Name: Billy Porter
Ending stigma around HIV
If you looked up ‘gay icon’ in the dictionary, it wouldn’t be surpising to find a picture of Billy Porter there. The actor and performer has had a real journey, escaping a childhood of homophobia and abuse to become one of the most celebrated actors in the world. Beginning his career on stage, Billy found fame starring as the lead in Kinky Boots for which he won both a Tony and a Grammy. As his profile got bigger, his style got bolder and Billy became known for pushing the boundaries of gender norms when it came to his red carpet choices. - often wearing stunning dresses and avant garde pieces that landed him on every best-dressed list.
His most recent role as Prey Tell in the groundbreaking Pose, saw him make history - becoming the first openly gay black man to win in the Outstanding Lead in a Drama category. The show has won praise for its representation of LGBTQ+ people and for tackling tough issues impacting the community, including trans murder and HIV. But for Billy, it was a case of life imitating art.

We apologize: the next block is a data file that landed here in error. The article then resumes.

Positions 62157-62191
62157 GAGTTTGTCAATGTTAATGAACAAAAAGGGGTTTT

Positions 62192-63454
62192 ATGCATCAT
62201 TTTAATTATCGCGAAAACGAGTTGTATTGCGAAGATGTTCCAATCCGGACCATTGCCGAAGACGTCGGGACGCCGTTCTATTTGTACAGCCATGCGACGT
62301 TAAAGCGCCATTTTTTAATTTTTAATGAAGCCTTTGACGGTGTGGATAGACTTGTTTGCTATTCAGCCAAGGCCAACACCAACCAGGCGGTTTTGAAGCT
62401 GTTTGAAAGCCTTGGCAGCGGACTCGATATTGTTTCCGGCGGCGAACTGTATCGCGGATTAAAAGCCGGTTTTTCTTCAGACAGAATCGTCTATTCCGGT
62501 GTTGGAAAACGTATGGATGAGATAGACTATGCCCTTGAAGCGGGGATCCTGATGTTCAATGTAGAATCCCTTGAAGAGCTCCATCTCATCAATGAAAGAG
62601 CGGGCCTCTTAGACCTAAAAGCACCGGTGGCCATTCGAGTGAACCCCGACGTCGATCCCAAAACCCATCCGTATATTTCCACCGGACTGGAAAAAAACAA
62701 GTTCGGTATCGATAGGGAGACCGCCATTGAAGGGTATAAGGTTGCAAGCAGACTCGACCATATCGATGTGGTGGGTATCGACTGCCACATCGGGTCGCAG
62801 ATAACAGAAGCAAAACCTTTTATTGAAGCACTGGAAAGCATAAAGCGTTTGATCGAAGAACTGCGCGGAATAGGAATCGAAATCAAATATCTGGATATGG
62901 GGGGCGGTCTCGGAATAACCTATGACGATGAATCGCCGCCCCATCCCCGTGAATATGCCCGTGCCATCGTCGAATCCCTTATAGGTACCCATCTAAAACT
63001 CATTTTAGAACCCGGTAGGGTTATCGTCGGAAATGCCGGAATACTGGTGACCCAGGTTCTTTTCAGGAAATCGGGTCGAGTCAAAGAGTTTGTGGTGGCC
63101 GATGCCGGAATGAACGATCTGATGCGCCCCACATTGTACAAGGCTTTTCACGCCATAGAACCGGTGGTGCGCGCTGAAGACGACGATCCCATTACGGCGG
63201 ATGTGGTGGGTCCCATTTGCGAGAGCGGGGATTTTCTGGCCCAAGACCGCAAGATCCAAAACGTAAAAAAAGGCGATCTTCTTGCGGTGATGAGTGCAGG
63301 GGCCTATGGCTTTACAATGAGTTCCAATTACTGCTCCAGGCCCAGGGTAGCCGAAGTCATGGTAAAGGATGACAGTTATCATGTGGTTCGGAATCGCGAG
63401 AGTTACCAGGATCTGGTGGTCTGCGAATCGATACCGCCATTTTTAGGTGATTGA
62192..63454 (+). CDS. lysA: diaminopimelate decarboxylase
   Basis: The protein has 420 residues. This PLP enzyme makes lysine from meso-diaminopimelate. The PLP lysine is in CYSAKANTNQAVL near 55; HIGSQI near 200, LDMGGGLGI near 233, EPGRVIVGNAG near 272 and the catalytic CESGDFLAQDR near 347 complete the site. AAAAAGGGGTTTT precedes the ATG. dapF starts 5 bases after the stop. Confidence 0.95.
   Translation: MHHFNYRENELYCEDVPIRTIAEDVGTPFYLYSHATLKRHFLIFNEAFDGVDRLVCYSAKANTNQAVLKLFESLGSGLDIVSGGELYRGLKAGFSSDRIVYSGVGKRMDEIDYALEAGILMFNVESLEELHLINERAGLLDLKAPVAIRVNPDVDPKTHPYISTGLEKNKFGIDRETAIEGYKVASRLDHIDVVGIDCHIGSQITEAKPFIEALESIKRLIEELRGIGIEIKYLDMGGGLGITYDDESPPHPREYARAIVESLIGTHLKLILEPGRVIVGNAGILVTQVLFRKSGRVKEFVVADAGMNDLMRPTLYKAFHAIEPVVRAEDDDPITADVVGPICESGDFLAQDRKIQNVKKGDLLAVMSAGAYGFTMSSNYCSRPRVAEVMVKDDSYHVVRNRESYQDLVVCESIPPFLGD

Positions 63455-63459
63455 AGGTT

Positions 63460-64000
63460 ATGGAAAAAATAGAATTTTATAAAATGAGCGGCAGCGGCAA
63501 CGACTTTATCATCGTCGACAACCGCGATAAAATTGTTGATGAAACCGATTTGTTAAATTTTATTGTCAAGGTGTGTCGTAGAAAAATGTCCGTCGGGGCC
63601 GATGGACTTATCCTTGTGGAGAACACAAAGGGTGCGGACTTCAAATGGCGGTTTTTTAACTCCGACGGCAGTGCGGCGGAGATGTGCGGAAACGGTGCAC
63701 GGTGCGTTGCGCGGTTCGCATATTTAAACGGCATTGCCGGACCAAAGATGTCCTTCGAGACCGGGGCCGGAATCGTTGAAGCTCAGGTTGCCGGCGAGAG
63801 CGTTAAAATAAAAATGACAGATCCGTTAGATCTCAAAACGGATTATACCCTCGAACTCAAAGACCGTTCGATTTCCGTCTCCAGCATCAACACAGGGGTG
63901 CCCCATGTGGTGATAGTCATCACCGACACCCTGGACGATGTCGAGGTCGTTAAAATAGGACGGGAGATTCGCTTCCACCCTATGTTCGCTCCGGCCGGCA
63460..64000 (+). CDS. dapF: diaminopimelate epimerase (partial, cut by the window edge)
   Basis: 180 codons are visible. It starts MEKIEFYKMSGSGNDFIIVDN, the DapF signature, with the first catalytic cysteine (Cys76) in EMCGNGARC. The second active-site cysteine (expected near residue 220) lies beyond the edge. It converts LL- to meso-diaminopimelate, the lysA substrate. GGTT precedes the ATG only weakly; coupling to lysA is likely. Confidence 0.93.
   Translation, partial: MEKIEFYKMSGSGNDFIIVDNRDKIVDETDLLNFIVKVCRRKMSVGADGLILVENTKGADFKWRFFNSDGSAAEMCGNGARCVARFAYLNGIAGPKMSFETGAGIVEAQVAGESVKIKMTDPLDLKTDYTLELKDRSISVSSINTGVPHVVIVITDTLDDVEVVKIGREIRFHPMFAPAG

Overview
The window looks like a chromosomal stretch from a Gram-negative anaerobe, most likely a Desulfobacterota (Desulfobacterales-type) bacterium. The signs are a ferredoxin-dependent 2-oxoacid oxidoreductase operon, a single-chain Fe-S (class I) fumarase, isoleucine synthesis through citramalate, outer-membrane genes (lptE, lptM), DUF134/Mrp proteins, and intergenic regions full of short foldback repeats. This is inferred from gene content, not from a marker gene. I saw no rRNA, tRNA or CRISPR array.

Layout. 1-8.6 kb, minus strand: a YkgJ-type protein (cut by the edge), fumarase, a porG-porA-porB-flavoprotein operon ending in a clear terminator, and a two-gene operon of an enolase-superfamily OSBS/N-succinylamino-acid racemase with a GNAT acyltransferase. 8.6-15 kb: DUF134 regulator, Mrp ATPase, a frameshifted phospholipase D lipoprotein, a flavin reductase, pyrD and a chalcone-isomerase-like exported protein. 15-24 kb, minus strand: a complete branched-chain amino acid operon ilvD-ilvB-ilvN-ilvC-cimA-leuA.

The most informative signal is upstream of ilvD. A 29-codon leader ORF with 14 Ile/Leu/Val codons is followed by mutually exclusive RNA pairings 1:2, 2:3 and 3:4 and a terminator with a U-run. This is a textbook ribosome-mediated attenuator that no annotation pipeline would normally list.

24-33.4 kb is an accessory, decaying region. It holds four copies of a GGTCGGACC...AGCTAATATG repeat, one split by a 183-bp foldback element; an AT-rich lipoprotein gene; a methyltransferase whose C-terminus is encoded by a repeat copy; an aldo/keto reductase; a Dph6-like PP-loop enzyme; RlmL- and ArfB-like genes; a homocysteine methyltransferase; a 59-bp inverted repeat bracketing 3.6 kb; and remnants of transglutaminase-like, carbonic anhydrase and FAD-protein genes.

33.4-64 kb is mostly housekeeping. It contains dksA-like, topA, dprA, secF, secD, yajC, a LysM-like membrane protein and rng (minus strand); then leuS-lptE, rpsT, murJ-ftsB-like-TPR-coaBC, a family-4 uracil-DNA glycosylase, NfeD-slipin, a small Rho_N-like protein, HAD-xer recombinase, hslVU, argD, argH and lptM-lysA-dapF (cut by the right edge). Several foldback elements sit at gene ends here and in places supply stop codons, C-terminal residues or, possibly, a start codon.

He recently shared that, like his character on Pose, he is HIV positive and has been living with his diagnosis in secret for 14 years. Opening up about his positive status, it’s clear that Billy is no longer going to stay quiet and instead is going to embark on a mission to end the stigma around HIV. “Well, I’m living so that I can tell the story.” he told the Hollywood Report. “There’s a whole generation that was here, and I stand on their shoulders. I can be who I am in this space, at this time, because of the legacy that they left for me. So it’s time to put my big boy pants on and talk.”